It’s not just women who need the help to work flexibly

It’s not just for women

To be clear – there is a long way to go to get equitable employment arrangements for women. This includes pay, access to all roles, and flexible working arrangements.

Ironically perhaps, one of the ways we can address the imbalance is by supporting men to have more flexibility. 

What the stats say

This stat shocked me when I read it a few years back:

  • Employers are more likely to grant flexible working conditions to women, with more female respondents being successful compared to men.
  • 31% of respondents report that accessing flexible work arrangements will have a negative impact on their promotion chances.

And this research from the Diversity Council of Australia:

  • Workplace flexibility is a key driver of employment decisions for men, including young men, men approaching retirement and especially men who are both younger and are fathers.
  • Having the flexibility to manage family and personal life was in the top five job characteristics for all men and for young fathers it was the third most highly rated job characteristic.
  • 18% of men indicated that they had seriously considered leaving their organisations because of a lack of flexibility. This increases to 37% for young fathers.
  • Research from Europe shows that what highly paid men want most to be able to take time off from work to be with their families.

More research

Bain and co research indicates there are individual perceptions and risks of flexible working:

  • Men indicated that the key issues were a lack of senior support and the negative view of working flexibly held by their peers and management.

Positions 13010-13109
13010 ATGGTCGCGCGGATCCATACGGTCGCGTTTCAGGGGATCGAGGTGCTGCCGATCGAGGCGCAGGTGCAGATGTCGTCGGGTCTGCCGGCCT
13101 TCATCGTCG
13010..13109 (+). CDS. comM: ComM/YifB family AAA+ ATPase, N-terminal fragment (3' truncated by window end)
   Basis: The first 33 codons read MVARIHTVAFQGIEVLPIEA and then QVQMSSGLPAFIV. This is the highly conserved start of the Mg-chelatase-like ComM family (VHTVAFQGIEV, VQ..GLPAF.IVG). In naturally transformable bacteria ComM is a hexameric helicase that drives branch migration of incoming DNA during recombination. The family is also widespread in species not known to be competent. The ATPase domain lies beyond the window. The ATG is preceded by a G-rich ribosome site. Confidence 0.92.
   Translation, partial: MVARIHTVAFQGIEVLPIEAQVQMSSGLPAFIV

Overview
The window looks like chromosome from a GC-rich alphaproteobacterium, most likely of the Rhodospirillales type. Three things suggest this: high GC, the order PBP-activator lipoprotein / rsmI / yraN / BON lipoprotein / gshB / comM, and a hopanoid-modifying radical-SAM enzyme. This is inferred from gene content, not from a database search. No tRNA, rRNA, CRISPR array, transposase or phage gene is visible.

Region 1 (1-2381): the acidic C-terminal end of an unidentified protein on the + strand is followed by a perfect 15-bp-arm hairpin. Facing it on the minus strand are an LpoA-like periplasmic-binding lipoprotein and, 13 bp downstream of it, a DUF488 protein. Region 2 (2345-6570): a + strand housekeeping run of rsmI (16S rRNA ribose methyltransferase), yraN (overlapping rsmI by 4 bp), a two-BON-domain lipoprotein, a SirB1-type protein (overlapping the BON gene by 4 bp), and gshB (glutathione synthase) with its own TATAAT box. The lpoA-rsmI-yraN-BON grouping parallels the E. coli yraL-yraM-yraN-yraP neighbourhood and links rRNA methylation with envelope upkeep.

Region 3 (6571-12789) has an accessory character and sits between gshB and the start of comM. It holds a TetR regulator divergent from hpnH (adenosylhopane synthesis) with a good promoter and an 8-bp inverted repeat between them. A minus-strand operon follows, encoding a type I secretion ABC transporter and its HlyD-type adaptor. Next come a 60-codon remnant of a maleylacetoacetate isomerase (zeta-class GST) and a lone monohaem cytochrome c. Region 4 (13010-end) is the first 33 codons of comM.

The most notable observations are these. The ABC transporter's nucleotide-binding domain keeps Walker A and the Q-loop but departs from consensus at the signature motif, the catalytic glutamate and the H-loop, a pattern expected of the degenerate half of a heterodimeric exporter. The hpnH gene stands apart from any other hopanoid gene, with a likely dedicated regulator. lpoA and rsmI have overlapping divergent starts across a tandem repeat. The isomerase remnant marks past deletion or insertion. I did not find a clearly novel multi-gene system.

“Whilst opportunities exist, the environment management creates makes it difficult to participate.

“The arrangements worked as agreed but I have felt judgement for using them”

“My boss told me I wouldn’t be able to get promoted working part time”

Research from Australian Human Rights Commission shows that:

  • 27% of fathers have experienced some form of discrimination related to parental leave and return to work despite taking very short periods of leave
  • Men are also twice as likely to have their request to work flexible rejected. One respondent was told “part time is traditionally only something we make work for women”.

So why is this?

Telstra’s 2016 work-life index based surveyed 1200 employees and 600 employers and found there were multiple gaps.

  • Only 47% of employees surveyed said that they had flexible working in place compared with 84% of employers. And of the three quarters of employees who KNEW that they could work from home and who had expressed a desire to do so once a week, only half actually did.
  • The survey found that fear or paranoia plays a huge role for employees who work from home. 30% of employees expressed concern that their manager wouldn’t think they were doing enough, 27% worried about what their colleagues would think and almost a quarter feared missing out on opportunities as a result of reduced visibility.

Some of this research is a few years old now. Recent events will have definitely have changed some of the above perceptions. However.. There is more to be done. Much more.

What is this telling us?

The research illustrates that: